Touchy Feely Devices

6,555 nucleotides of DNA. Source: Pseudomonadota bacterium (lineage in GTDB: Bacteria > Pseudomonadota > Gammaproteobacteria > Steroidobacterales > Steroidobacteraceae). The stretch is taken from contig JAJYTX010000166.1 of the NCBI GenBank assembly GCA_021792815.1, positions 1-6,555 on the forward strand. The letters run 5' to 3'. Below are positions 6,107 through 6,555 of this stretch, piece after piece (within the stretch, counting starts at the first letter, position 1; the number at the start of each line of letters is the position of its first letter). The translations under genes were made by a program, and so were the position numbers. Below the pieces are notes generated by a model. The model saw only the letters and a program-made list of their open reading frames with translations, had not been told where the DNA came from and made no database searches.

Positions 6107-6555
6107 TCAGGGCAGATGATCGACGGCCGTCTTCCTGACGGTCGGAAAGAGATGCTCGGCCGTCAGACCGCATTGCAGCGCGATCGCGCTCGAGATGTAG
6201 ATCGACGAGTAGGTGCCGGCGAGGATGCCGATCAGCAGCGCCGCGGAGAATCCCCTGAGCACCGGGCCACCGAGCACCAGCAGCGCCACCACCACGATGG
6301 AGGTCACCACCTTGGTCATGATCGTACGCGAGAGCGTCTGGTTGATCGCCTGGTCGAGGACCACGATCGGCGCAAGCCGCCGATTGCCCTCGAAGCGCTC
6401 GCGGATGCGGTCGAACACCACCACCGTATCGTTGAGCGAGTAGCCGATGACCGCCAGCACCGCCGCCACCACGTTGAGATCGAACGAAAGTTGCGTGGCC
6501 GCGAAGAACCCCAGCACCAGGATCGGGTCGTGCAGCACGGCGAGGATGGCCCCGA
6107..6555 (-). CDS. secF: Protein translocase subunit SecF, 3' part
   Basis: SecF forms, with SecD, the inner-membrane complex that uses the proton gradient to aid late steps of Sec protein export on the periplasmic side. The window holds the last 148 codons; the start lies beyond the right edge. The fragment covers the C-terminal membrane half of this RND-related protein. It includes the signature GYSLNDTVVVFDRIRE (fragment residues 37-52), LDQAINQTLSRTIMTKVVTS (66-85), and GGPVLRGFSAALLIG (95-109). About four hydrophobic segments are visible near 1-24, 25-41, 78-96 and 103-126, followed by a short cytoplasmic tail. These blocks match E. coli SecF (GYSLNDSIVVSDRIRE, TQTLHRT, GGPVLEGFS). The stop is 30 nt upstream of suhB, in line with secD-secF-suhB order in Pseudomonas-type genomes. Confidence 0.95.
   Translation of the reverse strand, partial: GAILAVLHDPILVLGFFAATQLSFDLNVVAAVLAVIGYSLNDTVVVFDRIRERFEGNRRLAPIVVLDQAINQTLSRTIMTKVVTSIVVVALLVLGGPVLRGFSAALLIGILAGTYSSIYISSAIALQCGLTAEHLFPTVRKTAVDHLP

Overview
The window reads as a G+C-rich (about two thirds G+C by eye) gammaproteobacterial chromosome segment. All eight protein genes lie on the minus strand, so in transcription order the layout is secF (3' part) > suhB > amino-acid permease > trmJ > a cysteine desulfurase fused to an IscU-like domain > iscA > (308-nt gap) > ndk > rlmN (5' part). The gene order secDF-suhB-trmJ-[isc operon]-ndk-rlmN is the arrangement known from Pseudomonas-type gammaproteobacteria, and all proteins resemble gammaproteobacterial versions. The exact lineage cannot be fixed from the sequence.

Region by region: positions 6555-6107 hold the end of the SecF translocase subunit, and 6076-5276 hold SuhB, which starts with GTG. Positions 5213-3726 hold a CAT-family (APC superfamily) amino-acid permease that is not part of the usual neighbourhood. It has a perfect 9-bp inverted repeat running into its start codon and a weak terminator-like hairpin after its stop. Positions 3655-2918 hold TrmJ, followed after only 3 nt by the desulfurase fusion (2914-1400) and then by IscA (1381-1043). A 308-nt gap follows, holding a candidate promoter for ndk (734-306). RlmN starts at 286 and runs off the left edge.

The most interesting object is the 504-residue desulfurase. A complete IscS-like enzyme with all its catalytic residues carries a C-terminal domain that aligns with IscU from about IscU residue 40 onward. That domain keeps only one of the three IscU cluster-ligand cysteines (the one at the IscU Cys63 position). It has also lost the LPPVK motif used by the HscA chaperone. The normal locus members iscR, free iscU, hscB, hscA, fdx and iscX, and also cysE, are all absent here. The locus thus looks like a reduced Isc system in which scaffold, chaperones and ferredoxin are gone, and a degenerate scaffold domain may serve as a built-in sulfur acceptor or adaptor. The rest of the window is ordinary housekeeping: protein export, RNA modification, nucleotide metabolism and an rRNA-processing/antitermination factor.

Yesterday, a Toronto-based technology firm called Quanser unveiled prototypes of devices that incorporate haptic, or feeling feedback, technology for medical applications. Quanser expects the devices will be used, among other things, for stroke-victim upper body rehabilitation and physician training. A recovering stroke patient could view on a monitor a chair, for example, while applying pressure to a robotic arm. The haptic-equipped arm would simulate the feeling of pushing against an actual chair. Similarly, surgeons in training could experience the feel of cutting through skin or injecting a needle, without ever having to touch a patient. About the firm’s needle simulator device, CTO Jacob Apkarian tells the Canadian Press, “You’re supposed to puncture the first two layers of skin without going through the third, and you would try that a few times before getting it right. You can’t afford to do that on a live patient.”

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